It is one of those hot summer days Daniel will dream about when autumn comes. Daniel is ensconced in his favourite garden recliner beside his little table: beer, book and biscuits; all, he tells himself, he needs from life. Beside him, the gnarled bush rose his wife so loves and tends that it never seems to ail or fail is a mass of flowers, drawing its audience of apis mellifera with the accomplished confidence of a garden celebrity. Beyond his outstretched feet and across a flagstone path a cotoneaster is enjoying attention from a much larger crowd of smaller but more dextrous bee creatures. The cotoneaster is another ancient hero. When the plant was young Daniel set a trellis for it to climb. He has kept it trimmed to shape through the years so the trellis host, rotting now, is kept erect by its mature guest. Timber entwined with timber, each supporting the other, neither able to fall. Daniel feels comfortable here, in this place, attuned to the humming of bees and the dappled shade of the sycamore tree that watches over him, protection against the day’s naked heat.
This garden unites them, Daniel and Rachel, man and wife. Among flower beds by the patio Rachel is tending her hostas, plucking snails from their leaves after morning rain. Sipping his beer Daniel watches his wife’s wiry, dedicated figure as she works, and he laments, quite idly, the cruelty of their years. If only Ella could be here to share it with them…
He bears these wistful moments with greater equanimity now. They no longer hurt him as once they did. But sometimes, now and then, when his mind is free of more urgent thoughts, his memory will pluck a picture of an excited little girl in her white dress, laughing as she runs to him, warm and vibrant in his arms. And he will weep – yes, there are still tears – to think of her, before he can shut her from his mind.
“It was a long time ago.”
He must have closed his eyes, for Rachel is standing, looking down upon him with the critical coldness of a stranger, her bucket of unhomed snails clutched in her hand. It is an expression he recognises.
“I still hope, you know.” He tells her, and his eyes say ‘I’m not heartless. I remember’.
Rachel frowns. They have not spoken of Ella for a while. “You shouldn’t;” she says brusquely. “Not now. Not after all this time.”
“She was my little girl.” He says. “I miss her too.”
“There’s no sense in thinking about it.”
“She could be out there, somewhere. She could be married, or something. We don’t know!” He insists.
“I think we do. Drink your beer before something dies in it.” Rachel snaps. “Stop resurrecting the past.” She turns away. “I have to lose these damned snails.” And she walks briskly down the path, heading for the garden gate.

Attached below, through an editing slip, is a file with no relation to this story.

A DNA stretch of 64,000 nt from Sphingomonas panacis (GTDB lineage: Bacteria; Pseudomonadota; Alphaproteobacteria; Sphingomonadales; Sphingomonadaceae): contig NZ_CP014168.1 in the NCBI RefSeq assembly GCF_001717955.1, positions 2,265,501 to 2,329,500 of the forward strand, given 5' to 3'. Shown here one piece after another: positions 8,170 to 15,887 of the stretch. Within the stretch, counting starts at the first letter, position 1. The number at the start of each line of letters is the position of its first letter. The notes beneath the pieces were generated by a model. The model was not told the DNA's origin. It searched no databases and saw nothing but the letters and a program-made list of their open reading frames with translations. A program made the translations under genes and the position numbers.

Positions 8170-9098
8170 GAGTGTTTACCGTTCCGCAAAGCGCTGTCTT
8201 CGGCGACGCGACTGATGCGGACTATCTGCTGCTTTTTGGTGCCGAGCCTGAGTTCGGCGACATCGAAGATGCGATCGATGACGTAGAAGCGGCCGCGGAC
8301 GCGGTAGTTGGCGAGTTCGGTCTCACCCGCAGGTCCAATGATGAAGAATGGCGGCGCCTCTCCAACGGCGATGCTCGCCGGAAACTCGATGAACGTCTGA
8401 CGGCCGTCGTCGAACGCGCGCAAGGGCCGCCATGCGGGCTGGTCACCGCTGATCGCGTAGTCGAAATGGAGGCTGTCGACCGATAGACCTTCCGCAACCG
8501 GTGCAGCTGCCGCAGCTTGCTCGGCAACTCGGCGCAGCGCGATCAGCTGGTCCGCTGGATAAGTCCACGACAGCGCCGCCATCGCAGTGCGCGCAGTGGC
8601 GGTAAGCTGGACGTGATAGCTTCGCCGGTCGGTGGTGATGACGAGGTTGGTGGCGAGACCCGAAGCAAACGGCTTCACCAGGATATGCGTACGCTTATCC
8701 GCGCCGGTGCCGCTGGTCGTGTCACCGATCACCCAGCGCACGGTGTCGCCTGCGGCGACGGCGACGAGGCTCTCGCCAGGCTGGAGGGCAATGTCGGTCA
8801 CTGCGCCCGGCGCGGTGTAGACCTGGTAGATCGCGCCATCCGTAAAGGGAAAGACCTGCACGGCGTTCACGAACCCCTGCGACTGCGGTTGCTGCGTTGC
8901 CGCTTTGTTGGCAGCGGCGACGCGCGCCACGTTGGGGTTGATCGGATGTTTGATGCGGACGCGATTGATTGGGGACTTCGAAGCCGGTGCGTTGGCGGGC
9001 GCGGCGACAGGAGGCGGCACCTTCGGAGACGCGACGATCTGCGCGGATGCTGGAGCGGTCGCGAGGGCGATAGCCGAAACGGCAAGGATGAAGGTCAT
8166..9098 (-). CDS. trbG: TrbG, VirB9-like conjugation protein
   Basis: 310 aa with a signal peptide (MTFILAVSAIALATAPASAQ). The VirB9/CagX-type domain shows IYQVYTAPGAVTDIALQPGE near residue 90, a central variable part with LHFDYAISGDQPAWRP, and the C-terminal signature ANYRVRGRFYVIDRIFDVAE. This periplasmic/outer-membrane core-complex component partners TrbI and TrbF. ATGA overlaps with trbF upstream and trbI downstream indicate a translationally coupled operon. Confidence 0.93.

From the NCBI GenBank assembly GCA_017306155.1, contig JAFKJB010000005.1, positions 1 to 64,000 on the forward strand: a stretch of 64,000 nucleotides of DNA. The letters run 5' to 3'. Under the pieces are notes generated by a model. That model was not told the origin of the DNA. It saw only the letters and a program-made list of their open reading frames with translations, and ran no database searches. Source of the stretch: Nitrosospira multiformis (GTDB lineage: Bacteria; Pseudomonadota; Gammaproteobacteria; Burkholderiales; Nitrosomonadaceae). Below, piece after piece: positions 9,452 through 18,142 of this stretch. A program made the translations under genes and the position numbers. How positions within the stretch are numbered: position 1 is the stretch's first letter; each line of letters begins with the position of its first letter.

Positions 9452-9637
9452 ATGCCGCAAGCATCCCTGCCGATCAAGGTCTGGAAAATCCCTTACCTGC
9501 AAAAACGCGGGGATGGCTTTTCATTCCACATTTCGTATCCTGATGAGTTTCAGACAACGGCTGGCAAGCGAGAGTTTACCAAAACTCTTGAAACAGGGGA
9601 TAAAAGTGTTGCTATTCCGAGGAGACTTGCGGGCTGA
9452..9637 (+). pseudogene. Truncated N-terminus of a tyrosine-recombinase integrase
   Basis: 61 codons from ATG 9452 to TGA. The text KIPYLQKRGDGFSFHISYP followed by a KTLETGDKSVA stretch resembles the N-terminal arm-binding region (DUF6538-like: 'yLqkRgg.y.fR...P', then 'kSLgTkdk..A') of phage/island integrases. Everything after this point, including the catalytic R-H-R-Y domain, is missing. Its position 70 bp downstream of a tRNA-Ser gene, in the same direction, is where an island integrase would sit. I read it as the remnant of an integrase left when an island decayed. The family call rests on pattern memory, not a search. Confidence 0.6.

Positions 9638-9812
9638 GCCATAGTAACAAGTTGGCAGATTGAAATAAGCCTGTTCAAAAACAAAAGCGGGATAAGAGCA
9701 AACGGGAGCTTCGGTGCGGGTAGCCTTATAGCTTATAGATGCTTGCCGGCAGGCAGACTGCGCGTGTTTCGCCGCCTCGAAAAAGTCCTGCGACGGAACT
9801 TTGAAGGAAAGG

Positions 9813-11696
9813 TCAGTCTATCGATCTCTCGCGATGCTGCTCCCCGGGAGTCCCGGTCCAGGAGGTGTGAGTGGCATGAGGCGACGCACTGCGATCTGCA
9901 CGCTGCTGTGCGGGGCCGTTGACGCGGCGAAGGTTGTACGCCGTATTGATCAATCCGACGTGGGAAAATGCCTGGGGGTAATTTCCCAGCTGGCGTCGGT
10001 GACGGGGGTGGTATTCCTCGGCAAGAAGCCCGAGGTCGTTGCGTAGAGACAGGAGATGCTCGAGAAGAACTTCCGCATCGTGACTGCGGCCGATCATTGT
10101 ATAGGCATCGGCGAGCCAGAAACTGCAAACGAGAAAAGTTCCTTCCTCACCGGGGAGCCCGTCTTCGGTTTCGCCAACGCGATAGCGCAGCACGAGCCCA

Daniel watches her, awake now. His mind is bursting with the accusation ‘you shouldn’t have left her’, yet he bites upon the words. It is a poniard too often thrown, one which has found voice frequently in the past – in the twenty-four lonely years. His little girl. His little Ella. She was left to play by herself in the front garden, his little girl. Rachel was in the house, doing…what, he doesn’t remember: it doesn’t matter, now. She was not there, and he was not there, and Ella was gone.
The effort of suppression is too much. The bubble of his anger finds a way to rise: He calls after his wife’s retreating form: “Why did you leave her on her own?” and he sees her freeze in mid-stride, which pleases him in some perverse way. She has to grieve as he grieves. She has to be suffering, too.
“How many times?” She rounds upon him, clipping her words icily. “How many times have we gone through this? Whenever you get one of these moods…”
Daniel’s resentment is darkening now. “I couldn’t be there. I was away, working. I wasn’t there.”
“You weren’t there. Twenty four years ago, you weren’t there, and I was…”
“And you left her alone.” He feels the tears well up inside him. “My little girl!”
“Our little girl.” Rachel reminds him, expressionless. She is returning to him, to his bloated form slumped in that disgusting chair, wondering with every step by what device she has ever loved him. “Our little girl, Daniel.” Wondering how they are still together, still man and wife; as if the ugly, knotted rope of their guilt, far from releasing them, binds them to each other in this garden.
She stands above him, glaring down. “The gate was shut. She couldn’t get out of the garden. It wasn’t the first time she had been allowed to play out there. I was no more than a few steps away, in the kitchen…”
“You left her alone!”
“Yes, I know. And she was ‘your little girl’; I know that. You never cease to remind me. But I also know ‘your little girl’ was autistic, and much as I loved her there were occasions when I had to get away, even if it was only for a few precious minutes. You know that too, don’t you, Daniel?” Her clenched fist bangs down upon Daniel’s little table. His beer glass hops and girates dangerously on the wooden surface.